It girl and mega babe Emily Ratajkowski–better known as @emrata–caused quite a buzz on February 13 when she tweeted the following:
Sat next to a journalist from the NYT last night who told me ‘Melania is a hooker.’ Whatever your politics it’s crucial to call this out for what it is: slut shaming. I don’t care about her nudes or sexual history and no one should.
The 25-year-old brunette bombshell, who is a known feminist, activist and Bernie Sanders supporter, defied the mainstream media when she defended First Lady Melania Trump on social media.
In response to Ratajkowski, Trump tweeted the following via her @FLOTUS account:
Applause to all women around the world who speak up, stand up and support other women! @emrata #PowerOfEveryWoman #PowerOfTheFirstLady.
Since then Jacob Bernstein came out via Twitter (@BernsteinJacob) as the alleged New York Times journalist who slandered Mrs. Trump in what he thought was a “personal conversation” with Ratajkowski.
“My mistake, referring to unfounded rumors, shouldn’t reflect on anyone else and I apologize profusely,” Bernstein writes.
United Kingdom-born, Orange County-raised Ratajkowski often uses her social media platforms to express her viewpoints on feminism and women’s rights, sexuality, police brutality and the Black Lives Matter movement, education and public funding of the arts. Her opinions always align with that of the mainstream liberal media’s. In fact, she gained esteem last February when she told her coming-of-age tale known as Baby Woman in an essay on Lenny Letter.
Though Ratajkowski conforms to conventional beauty standards (let’s face it: she’s gorgeous, and admits to both wearing makeup and shaving her underarms), she was raised by very liberal parents in very liberal environments. Growing up, her parents took her to nude beaches in Europe and exposed her to nude forms in photography and art.
Becoming comfortable with the naked body early in life prepared Ratajkowski for nude modeling; in 2013 she became a household name after appearing topless and in only a flesh-toned thong in Robin Thicke’s “Blurred Lines” music video.
In a 2014 interview with Ocean Drive’s Ray Rogers, Ratajkowski states, “We have this culture of men, especially, watching pornography, but then [they are] offended by a classic nude portrait or photograph, and I’ve never felt that way.”
Despite her level of comfort with nudity (including her own), Ratajkowski is no stranger to criticism and shame for being openly sexual. After sharing a photo from a Harper’s Bazaar interview last July, in which she posed nude, British journalist and television personality Piers Morgan tweeted at Ratajkowski, “Do you want me to buy you some clothes? You look freezing.”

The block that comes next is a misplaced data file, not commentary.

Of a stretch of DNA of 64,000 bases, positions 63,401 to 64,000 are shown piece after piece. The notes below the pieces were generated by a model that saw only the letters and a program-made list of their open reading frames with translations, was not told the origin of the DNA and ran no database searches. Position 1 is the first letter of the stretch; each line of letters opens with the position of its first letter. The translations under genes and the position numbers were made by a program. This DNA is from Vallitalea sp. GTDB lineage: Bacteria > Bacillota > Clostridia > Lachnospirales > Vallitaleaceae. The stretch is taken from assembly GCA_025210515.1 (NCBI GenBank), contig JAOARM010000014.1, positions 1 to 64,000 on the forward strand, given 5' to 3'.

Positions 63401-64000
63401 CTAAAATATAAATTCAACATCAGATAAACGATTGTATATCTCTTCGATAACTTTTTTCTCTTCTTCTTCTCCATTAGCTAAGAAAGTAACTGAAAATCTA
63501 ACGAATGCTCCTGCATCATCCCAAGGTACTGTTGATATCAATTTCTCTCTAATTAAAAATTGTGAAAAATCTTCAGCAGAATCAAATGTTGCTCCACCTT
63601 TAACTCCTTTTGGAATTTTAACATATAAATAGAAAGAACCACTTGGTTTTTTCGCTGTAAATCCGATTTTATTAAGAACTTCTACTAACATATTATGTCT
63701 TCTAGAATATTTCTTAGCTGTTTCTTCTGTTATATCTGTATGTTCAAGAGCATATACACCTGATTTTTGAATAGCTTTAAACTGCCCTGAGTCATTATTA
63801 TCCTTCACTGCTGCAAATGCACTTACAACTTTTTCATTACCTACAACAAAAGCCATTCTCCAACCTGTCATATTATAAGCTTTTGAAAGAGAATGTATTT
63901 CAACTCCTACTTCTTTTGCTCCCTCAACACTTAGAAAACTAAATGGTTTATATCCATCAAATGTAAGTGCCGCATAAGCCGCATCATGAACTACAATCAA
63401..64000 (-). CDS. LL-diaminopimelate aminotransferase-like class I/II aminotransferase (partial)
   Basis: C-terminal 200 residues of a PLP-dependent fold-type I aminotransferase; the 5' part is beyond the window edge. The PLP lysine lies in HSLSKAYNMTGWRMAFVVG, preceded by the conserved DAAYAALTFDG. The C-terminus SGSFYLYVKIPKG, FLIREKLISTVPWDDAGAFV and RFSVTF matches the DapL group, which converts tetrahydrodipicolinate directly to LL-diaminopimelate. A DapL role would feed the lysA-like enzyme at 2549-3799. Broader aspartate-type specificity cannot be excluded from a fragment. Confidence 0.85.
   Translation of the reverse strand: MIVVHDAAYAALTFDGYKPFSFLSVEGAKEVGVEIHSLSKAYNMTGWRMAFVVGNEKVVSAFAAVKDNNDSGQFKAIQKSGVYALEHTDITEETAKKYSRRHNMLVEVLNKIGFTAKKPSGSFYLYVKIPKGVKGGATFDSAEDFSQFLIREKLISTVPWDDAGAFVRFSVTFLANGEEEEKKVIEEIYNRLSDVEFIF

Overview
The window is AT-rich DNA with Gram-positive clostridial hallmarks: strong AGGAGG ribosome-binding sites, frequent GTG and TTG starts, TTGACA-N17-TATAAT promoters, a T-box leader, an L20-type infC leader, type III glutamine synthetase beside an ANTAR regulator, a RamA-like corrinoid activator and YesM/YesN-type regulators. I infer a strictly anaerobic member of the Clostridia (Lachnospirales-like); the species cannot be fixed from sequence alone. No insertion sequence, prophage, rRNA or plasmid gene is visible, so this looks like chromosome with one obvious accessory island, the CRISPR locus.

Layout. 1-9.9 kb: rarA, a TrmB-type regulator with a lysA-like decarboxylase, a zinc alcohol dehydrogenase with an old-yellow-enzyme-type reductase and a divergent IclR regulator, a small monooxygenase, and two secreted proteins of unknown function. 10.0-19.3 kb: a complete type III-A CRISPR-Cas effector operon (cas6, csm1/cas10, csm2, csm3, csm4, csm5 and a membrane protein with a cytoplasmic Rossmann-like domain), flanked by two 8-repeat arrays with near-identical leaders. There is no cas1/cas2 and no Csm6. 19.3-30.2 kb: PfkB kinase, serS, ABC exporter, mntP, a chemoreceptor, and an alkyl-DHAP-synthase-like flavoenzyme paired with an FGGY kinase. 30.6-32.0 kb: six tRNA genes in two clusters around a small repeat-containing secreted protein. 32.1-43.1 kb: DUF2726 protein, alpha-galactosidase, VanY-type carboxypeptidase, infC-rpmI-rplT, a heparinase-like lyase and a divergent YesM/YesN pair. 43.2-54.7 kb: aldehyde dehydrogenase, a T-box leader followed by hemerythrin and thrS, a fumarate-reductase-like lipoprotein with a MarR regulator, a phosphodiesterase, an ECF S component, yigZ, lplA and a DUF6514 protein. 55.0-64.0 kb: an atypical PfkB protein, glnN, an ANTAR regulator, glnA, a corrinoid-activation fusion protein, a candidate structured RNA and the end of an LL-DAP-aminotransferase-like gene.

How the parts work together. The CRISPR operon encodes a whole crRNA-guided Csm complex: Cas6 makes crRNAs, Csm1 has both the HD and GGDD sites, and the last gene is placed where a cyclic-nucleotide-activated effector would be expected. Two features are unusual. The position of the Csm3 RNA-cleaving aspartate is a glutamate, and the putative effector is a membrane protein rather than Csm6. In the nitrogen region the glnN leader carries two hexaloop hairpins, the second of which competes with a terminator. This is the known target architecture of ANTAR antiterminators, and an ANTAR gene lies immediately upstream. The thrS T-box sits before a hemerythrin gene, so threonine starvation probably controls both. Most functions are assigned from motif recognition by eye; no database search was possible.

Ratajkowski responded, “@piersmorgan thanks, but I don’t need clothes as much as you need press.”
Morgan then tweeted, “Given I have 4.2 million more followers than Ms @emrata, I think she might be the one in need of more press” and “Emily Ratajowski posing FULLY-CLOTHED would be a bigger news story.”
In addition to standing up for herself and for current First Lady Melania Trump, Ratajkowski was praised when she posted a topless, albeit censored, snapshot alongside Kim Kardashian last March. The caption reads, “However sexual our bodies may be, we need to h[a]ve the freedom as women to choose wh[e]n & how we express our sexuality.”
This controversial tweet came on the heels of a naked selfie Kardashian posted on Instagram, which received a ton of criticism from those who seek to shame Kardashian for her overt sexuality.
As the old saying goes, no good deed goes unpunished. Teen Vogue contributor Brittney McNamara sheds light on the Ratajkowski-Trump situation in an article published February 13:
‘Whatever your politics it’s crucial to call this out for what it is: slut shaming. I don’t care about her nudes or sexual history and no one should,’ Emily wrote on Twitter. ‘Gender specific attacks are disgusting sexist bullshit.’
There are many reasons to watch what Melania does and how she handles the office of the First Lady. But her sexuality has nothing to do with her execution of office. Melania has claimed the escort rumors are completely false and the Daily Mail has indicated there is no evidence to suggest they are true. More importantly, alleging someone was a sex worker and using that as an insult is not OK. Being a sex worker can be a personal, valid choice. So even if she were a sex worker, it shouldn’t matter because it has nothing to do with whether she would be a good First Lady. Like Emily said, this is a gender-based attack. It seeks to undermine Melania as an intelligent woman by bringing up her sexual history. It depends upon the old idea that women can’t be both sexual and successful, and that’s frankly just untrue (something Emily has schooled us on before).
Regardless of your politics, attacking Melania with sexist, slut shaming insults will do more harm than good.
Though her views differ greatly from that of the Trump Administration (and my own), Ratajkowski deserves praise from all sides of the political spectrum. Wise beyond her years, Ratajkowski exhibits true feminism–not the so-called “Internet feminism” that plagues social media today. Instead of engaging in the hypocritical, all-bark-and-no-bite feminism to which her peers often turn, she uses her social status to stand up for what is right–not what is popular. Her voice is a breath of fresh air that sets her apart from other Hollywood-type stars and mainstream media leftists.